HRC hopes to spark change with bandage initiative


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Human Rights Club brings skin-color inclusive bandages to WPS schools, in hopes of creating long-lasting change.

Anushka Patil, Co-Editor-in-Chief

In an effort to bring DEI (Diversity, Equity, Inclusion) changes to Westford Public Schools (WPS), WA Human Rights Club (HRC) has begun the process of distributing skin-color inclusive bandages, made by Tru-Colour, to all elementary and middle schools in the district.

“All of the bandages are packaged and ready to be delivered. Our club members have signed up to drop them off at the respective schools, so the bandages will be there in a matter of days,” HRC senior president Manasvi Iyengar said.

The initiative took form during an idea brainstorm, where members of the club raised concern about the standard tan bandage provided by schools.

According to Iyengar, the majority of HRC members felt that the lack of variety in provided shades may cause students, those in younger grades especially, to feel excluded and undervalued.

“Our goal for supplying these band-aids is to break the Eurocentric custom that maybe not many of us have given much thought to. Although the color of band-aids may seem trivial to teenagers or even adults, they have the potential to make children feel represented and comfortable in such an easy way,” Iyengar said.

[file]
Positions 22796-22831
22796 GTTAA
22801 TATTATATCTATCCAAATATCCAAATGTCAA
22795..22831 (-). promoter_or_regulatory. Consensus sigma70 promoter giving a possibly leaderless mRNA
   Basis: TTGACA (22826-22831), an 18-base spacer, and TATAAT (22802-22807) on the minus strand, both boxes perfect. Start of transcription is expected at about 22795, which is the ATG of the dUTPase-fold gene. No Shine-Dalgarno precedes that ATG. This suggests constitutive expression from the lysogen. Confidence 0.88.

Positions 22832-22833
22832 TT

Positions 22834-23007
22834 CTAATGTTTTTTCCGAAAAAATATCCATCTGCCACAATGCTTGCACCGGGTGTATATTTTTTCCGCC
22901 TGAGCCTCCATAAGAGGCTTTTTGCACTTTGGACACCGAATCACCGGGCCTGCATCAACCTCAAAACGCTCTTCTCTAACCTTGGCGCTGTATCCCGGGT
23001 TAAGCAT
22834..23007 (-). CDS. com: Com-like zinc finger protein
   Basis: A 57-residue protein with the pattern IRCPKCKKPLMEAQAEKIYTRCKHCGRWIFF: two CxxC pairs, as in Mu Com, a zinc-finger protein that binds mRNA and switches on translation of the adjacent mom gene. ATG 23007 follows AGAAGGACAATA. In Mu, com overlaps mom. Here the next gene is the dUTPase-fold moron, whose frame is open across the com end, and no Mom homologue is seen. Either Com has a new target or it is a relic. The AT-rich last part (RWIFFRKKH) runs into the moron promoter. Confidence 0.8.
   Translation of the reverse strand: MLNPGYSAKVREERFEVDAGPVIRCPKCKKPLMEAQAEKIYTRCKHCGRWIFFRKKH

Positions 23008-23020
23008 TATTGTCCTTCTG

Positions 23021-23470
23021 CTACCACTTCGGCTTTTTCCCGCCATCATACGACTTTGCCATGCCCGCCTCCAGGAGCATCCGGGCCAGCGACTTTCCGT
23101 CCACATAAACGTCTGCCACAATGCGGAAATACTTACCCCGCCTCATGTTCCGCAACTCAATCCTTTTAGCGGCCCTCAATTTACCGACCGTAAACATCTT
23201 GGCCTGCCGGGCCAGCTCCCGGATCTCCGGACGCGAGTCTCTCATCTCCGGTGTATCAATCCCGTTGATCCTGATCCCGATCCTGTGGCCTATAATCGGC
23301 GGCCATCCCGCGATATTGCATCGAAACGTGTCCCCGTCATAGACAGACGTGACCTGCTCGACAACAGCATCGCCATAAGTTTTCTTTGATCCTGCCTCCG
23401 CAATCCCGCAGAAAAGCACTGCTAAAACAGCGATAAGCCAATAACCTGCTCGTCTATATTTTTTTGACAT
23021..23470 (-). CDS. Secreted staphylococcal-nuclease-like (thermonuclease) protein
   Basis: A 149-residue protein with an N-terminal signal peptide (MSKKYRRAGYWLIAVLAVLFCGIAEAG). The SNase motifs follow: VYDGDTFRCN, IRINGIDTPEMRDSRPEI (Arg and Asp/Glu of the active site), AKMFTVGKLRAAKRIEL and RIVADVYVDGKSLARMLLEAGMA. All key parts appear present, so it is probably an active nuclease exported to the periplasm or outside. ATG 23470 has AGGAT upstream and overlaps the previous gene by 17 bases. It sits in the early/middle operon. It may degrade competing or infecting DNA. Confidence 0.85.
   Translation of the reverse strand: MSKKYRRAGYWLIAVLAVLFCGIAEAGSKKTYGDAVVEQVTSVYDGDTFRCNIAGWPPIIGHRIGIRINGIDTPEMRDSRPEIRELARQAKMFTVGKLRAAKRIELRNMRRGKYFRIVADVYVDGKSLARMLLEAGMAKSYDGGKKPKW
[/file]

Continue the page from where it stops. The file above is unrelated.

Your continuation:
At the recent Holiday Bazaar, HRC raised close to $330, with 90-95% of those funds being directed towards purchasing the bandages; the rest of the earnings have been allocated to other HRC projects.

Iyengar reflects on the process being a difficult one, as the club needed to go through different administrations within WPS to have the Tru-Colour bandages approved.

“It took a couple of meetings with WPS administration, since the bandages needed to adhere to latex-free requirements. Our club advisor Mrs. [Rebecca] Ingerslev helped out a lot in this process,” Iyengar said.

According to HRC advisor Rebecca Ingerslev, 1,260 bandages were bought, 180 for each of the six elementary schools and 90 for each of the two middle schools within WPS. Within the next couple of weeks, HRC members will distribute the packages of bandages to each school on their list.

In the long term, according to Iyengar, HRC hopes to see these implementations foster new conversations within the district. The club wants not only for administration to fund these bandages but also for more resources to be provided to students that fuel inclusivity.

“We are still planning to fundraise, but we want WPS to take over this initiative. Our goal is to shine a light on some of the smaller ways that WPS can make students’ experiences a little better in terms of DEI,” Iyengar said.

In agreement, superintendent Dr. Christopher Chew sees WPS prioritizing the ways students can forever have access to these bandages.

“Having skin-color inclusive bandages is a very clear commitment to acknowledging the wide range of skin colors that exist in WPS and providing that option would better communicate that acknowledgment to all students and staff,” Chew said.

As for the future of HRC and its initiatives, the club is planning a South Asian cultural night for the spring in connection with the organization Saheli, a nonprofit dedicated to helping South Asian women through domestic violence. While the bandage initiative ends soon, HRC plans to continue raising cultural and DEI awareness throughout our community.

“Our goal is to inspire conversations within the district. With the more initiatives and projects we have, the more opportunities that we have to create change, which is really what our club stands for at the end of the day,” Ingerslev said.